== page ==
Oct 21, 2002
The scene is about the same as I mentioned last time. However, I find fewer five-liters on the road and more sport compacts. Some of them are pretty mean, most of them are all bark and no bite. The people that don't need to brag still don't, and those that should not, still do. There are still many people that are happy to be a part of this whole experience. They return to their desk job the next day with dirty fingernails and head to the garage as soon as they get home at night. After a while you need to be in and around a car. Winters can lead to severe withdrawal in this state. Often, you'll find yourself in the garage, under the hood of your car, just looking. Wanting and waiting for the weather to break.
All in all it's a rush. Not just the driving of, but the working on cars. Tweaking a few settings just a little... 5 more hp for an hour of work. One step at a time. Recently I helped a friend install a supercharger in his car. It wasn't easy, but it was fun. It's more than just talking some trash and peeling out at every red light. It's about the work that goes into your car and the friends you make while doing it. Everything contributing to this entire experience.
I'm not saying that driving isn't a rush. Especially when you get out on an actual race track.
My first experience was at a dragstrip. I took my Camaro out to get a feel for it. As I wait in the queue, my heart starts to jackhammer into my throat. My body goes a little limp from the anxiety. Suddenly, my adrenaline reaches it's redline. The official points me to my lane and I warm up my tires with a long, steady burnout. The smell of liquefied rubber fills the air as smoke billows from the car's hindquarters. Oddly, this otherwise violent display of torque actually calms me as I lined up at the staging lights. Two pair of pale yellow bulbs greet me. Without warning, the light tree comes to life: Red, yellow, yellow, (lay on the accelerator), green. Tires spinning. Struggling for traction. My right foot lifts for a half-second and suddenly I have grip. I'm pushed deep into my seat and my neck strains against the g-forces. The Camaro pulls hard through second. Entering third, it chirps it's tires in defiance of Newton's laws. Just as I reach 100 mph, I shift into fourth and I'm across the finish line. 13.82 seconds at 104 mph. I realize that I've just started breathing again and wonder how long I was holding my breath. I pick up the timeslip and verify my time. Good thing there's a wait before I can run again. Gotta pull myself together. Damn sweet.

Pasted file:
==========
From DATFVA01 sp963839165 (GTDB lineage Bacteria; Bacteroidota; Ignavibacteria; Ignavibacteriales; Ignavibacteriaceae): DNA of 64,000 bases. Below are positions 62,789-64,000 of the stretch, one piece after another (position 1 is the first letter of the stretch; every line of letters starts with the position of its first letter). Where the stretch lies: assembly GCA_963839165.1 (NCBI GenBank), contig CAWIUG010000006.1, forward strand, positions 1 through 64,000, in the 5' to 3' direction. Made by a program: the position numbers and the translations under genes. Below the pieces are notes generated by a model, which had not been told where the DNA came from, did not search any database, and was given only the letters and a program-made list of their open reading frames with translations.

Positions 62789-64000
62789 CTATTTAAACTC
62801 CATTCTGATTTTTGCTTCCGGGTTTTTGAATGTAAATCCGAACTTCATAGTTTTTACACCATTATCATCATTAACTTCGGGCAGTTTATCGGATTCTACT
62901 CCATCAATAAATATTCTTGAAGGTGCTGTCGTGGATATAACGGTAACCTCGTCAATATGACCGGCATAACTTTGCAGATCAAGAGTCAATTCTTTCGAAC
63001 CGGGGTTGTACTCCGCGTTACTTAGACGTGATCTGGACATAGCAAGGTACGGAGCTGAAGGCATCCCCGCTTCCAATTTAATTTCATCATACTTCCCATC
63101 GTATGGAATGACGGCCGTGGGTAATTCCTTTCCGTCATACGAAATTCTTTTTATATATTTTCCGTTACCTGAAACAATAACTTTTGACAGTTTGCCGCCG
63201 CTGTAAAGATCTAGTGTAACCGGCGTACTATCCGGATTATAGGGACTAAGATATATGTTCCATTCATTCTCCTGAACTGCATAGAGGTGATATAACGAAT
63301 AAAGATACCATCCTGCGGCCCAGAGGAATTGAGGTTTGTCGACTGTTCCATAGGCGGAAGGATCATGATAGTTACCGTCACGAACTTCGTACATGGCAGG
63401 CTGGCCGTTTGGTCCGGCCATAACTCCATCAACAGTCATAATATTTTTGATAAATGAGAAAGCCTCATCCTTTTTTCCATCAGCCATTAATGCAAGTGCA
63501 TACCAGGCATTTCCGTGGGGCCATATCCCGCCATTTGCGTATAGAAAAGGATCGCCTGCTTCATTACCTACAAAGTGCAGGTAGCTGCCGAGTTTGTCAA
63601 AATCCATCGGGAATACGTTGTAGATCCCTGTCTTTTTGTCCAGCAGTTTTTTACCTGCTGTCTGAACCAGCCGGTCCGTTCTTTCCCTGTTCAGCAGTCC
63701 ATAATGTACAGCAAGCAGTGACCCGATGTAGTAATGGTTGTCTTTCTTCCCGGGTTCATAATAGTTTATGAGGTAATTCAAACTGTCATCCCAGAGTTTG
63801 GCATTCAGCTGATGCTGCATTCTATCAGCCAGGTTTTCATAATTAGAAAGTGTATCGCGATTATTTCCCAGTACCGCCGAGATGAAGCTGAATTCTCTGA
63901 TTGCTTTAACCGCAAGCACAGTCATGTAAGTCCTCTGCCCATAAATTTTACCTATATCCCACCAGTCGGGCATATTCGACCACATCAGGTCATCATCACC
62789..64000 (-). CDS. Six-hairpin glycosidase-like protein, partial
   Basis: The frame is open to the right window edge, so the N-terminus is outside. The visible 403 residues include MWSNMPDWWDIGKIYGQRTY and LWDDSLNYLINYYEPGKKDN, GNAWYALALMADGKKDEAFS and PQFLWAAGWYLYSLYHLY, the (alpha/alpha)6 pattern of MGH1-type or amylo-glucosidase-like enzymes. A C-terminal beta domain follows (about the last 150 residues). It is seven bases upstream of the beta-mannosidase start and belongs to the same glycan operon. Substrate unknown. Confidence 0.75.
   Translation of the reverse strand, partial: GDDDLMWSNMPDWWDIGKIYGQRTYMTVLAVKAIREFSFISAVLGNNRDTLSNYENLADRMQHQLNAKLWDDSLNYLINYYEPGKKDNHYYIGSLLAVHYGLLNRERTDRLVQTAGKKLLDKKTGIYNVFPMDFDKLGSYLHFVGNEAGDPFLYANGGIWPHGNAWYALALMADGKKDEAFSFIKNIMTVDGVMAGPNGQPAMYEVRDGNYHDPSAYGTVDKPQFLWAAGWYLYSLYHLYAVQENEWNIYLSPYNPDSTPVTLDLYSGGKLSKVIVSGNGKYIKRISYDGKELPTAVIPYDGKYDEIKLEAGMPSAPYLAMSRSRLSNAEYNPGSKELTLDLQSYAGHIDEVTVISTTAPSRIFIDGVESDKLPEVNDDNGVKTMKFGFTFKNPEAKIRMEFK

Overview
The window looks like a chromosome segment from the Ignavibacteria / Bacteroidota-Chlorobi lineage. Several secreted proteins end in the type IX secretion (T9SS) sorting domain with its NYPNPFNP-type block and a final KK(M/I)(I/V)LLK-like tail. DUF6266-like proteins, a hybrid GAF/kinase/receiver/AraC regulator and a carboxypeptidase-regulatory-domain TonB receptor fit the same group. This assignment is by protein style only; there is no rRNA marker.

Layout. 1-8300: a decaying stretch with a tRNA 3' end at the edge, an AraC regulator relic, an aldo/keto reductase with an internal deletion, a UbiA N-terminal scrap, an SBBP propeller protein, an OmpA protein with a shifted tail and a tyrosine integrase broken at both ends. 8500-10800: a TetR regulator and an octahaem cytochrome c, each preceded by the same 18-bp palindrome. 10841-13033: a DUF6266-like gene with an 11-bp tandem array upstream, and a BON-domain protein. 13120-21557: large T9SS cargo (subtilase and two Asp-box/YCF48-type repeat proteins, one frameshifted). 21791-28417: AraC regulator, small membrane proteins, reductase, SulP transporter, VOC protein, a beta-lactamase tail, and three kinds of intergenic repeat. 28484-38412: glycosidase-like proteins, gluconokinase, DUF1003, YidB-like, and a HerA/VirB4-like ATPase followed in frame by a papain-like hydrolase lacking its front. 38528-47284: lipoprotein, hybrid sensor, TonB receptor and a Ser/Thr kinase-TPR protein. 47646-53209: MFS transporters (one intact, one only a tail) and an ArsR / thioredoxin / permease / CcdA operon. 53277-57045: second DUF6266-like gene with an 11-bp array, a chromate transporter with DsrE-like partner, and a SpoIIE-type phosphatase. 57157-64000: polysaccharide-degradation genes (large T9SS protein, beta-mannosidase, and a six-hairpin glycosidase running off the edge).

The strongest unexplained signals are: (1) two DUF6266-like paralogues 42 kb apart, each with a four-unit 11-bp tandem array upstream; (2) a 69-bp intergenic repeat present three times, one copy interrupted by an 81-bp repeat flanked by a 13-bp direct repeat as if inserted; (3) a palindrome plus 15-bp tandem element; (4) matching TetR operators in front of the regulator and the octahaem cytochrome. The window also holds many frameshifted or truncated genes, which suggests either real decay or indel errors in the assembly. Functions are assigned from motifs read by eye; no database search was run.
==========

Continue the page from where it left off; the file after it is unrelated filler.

Road racing is an entirely different experience. There's a lot of strategy involved. You have to know the limitations of the track, the car, and yourself. Then, add the chaos of a dozen other cars and mother nature (road racing continues in all conditions). More often than not, you will find yourself pushed into the side of your seat, instead of the back. Lateral G's are what this is about. Riding the razor's edge... stay on the track, but just barely.
After all of this, my greatest realization is that talk is nothing. Get out there and do it. Work on a car, even your parent's minivan. Get your hands dirty. Change your own oil. Learn how things work. If you break something fix it. Think about what you're doing. If you loose traction, don't just assume you need new tires. Think about your suspension and chassis rigidity. If you're a few tenths slower than you would like. Think about your technique before blowing a fat "G" on performance mods. Are you launching right? Are you shifting right?
Most importantly, think. If you're lining up with somebody at a school crossing, you're looking for trouble. Laws are there for a reason. I know that part of the excitement of the culture is to "get away with it," but be safe. Research your mods. A 3" exhaust with no cats might sound cool and up your horsepower, but you will loose low-end torque (in most cases). You won't realize any benefit until you ride it to the redline in every gear at the strip. Before you talk trash, consider who you're talking to. Why make an enemy when you have a chance to meet somebody that could teach you something?
Learning something new and trying something new will always be more interesting than doing the same thing and pretending to know everything.
Also Available: Part I
Further information and related links:
Waterford Hills Road Racing
Hot Rod Magazine